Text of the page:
An Offer We Can’t Refuse
The USA is ready to slow down the Missile Defense System in Europe in exchange for Russia’s help in the Iranian question.
On Tuesday, in the New York Times, an article stated that the president of the U.S. Barack Obama sent his Russian colleague Dimitri Medvedev a secret letter with a offer on foreign policy. The American leader allegedly suggested Moscow to press on Tehran (so they would say no or at least halt their nuclear program), and in result promised to cede in the issue of the missile defence systems (MDS) in Central Europe (more information about it can be found here). The publication led to comments from both Medvedev and Obama, and an enormous public discussion about the future of Russo-American relationships developed.
According to the article in the New York Times, the letter written by then not inaugurated Obama was given to Dimitri Medvedev about 3 months ago by the representatives of Washington. The members of the administration, that shared the content of the document with Peter Baker (the author of the article), obviously preferred to remain anonymous . According to them, Obama didn’t offer any direct deal, but made it quite clear that either Iran will stop their nuclear program and long-distance missiles, or the development of the MDS in Europe will continue. On a side note, it is true that Tehran is developing and at every opportunity bragging about their rockets, but still stubbornly is calling its nuclear program “peaceful”.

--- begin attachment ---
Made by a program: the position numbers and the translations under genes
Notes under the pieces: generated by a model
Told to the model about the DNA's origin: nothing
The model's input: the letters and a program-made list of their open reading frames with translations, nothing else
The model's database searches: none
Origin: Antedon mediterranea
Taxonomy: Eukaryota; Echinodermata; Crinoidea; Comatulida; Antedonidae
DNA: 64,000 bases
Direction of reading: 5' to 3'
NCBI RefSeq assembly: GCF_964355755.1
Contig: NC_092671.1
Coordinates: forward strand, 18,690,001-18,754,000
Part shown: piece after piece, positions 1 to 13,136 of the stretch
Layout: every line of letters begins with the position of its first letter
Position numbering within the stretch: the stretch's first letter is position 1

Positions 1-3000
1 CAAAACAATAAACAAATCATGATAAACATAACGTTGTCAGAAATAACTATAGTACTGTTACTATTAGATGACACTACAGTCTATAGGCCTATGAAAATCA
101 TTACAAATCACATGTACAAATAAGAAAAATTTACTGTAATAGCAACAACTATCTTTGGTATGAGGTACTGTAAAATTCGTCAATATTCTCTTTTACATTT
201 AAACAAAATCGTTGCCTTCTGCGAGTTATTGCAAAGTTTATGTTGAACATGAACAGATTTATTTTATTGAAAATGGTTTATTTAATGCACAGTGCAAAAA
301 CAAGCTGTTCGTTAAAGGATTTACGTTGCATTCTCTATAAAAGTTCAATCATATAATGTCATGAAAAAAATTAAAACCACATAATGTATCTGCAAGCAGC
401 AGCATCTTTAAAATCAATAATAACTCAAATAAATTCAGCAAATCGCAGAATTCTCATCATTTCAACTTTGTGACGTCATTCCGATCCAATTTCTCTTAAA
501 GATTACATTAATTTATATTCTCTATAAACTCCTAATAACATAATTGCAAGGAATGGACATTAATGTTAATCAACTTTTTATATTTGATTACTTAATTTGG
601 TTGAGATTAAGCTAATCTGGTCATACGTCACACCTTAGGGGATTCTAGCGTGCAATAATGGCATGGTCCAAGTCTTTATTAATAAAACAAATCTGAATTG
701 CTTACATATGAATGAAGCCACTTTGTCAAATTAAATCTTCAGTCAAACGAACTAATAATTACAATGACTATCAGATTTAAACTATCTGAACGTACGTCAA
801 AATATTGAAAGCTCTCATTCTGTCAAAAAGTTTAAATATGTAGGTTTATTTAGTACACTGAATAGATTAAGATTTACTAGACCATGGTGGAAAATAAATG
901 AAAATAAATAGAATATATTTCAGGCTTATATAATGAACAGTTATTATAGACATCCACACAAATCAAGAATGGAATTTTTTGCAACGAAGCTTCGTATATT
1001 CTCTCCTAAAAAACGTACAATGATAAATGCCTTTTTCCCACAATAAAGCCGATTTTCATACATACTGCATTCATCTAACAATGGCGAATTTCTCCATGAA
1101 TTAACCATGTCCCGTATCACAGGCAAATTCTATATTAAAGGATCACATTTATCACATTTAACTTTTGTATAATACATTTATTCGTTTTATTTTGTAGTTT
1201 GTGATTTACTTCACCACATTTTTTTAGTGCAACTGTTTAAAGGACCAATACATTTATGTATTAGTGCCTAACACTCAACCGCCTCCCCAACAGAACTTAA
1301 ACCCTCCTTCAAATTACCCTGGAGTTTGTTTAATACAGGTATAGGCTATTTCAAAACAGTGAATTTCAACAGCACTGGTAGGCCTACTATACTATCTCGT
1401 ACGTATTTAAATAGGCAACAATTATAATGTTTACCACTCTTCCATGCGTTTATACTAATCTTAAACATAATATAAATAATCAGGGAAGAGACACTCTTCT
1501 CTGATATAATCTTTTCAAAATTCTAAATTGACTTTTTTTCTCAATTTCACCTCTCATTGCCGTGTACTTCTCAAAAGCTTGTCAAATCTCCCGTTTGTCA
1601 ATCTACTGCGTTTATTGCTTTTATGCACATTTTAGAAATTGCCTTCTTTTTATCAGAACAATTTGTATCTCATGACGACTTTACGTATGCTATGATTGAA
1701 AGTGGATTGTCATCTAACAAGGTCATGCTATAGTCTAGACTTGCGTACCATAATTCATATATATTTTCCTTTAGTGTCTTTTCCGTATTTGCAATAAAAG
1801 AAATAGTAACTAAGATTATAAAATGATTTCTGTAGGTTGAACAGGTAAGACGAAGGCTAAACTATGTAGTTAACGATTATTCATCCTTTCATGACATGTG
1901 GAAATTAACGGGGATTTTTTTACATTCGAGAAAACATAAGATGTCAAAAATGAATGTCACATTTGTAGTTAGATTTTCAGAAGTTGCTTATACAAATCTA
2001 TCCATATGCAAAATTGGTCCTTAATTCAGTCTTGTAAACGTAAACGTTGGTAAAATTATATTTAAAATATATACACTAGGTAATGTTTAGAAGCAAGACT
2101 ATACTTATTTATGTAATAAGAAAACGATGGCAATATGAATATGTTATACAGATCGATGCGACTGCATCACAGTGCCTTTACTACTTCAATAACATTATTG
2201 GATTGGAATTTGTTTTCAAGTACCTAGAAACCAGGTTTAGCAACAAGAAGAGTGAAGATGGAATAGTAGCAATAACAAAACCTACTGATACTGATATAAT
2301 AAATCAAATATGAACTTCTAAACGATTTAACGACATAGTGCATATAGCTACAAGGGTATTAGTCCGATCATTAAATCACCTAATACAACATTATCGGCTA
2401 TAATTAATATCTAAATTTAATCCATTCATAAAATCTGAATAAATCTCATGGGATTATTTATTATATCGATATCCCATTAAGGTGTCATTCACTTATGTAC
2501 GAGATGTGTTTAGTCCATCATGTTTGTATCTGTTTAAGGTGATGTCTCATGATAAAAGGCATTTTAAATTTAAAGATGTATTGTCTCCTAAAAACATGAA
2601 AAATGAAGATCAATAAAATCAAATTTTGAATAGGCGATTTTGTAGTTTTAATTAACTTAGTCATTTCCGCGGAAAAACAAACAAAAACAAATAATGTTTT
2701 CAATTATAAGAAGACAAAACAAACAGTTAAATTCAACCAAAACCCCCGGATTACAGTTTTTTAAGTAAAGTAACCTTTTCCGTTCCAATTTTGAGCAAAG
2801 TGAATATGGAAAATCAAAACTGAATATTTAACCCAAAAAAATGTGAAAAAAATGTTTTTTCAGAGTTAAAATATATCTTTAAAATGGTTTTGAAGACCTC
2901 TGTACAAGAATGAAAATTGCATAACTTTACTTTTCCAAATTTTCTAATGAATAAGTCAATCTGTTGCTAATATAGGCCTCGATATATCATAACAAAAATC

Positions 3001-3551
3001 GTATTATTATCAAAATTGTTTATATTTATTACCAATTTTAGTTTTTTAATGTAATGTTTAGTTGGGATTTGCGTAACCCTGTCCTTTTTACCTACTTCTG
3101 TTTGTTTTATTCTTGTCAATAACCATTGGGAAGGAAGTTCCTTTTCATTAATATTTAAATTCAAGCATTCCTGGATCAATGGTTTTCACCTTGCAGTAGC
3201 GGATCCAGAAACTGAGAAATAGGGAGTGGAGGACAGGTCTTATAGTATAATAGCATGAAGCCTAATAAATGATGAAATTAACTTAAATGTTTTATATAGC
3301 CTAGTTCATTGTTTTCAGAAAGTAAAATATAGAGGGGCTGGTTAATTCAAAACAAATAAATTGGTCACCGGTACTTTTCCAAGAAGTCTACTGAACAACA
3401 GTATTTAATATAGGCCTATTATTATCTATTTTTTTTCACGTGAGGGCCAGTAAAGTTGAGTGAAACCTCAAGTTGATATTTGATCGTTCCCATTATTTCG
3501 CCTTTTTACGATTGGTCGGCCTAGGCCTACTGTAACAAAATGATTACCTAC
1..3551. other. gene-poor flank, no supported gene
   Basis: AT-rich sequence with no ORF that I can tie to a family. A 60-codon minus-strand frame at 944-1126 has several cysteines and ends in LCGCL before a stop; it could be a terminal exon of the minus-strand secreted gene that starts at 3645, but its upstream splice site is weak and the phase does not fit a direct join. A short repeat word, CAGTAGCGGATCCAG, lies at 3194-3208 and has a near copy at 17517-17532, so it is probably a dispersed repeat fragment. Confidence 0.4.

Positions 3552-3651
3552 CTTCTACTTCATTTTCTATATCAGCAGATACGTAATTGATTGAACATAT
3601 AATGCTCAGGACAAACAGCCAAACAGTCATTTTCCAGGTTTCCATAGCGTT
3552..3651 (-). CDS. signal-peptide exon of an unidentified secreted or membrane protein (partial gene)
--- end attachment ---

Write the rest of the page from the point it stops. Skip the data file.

Of course, the U.S. and their allies don’t believe in the peacefulness of the Iranian atom, and use the “potential” nuclear threat to motivate the construction of an “umbrella” over Europe, that is so unpleasant to Moscow. February 19, the International Agency of Nuclear Energy (IANE) stated that Iran has enough uranium for the creation of one bomb, and last Sunday Mikael Mallen , stated the same. The admiral agreed with the estimation of the IANE, and stressed that the armament of Iran with nuclear weapons would “give a very, very bad result”.
The first comment to the New York Times publication was the Russian side. First the press-secretary of Medvedev, Natalia Timakova said that the president liked the positive tone of Obama’s letter, and that Moscow is pleased by the open tone of Washington, yet there was no proposal about any possible common initiatives. Later, the head of the Russia stated the same. “Yes, we do correspond. But If you are talking about some exchanges of favors, I say that the questions weren’t put that way”, Medvedev stated. He specially remarked Washington’s readiness to discuss the MDS issue, that seemed very utopian during the Bush administration. “If the new administration of USA will use common sense here and will offer some new construction, that would satisfy all Europeans, and the USA, and would be acceptable to our country, we are ready to discuss it. But it has to be normal, complete, if you want – global construction, but not just one single fragment, that is placed near the Russian borders”, he concluded.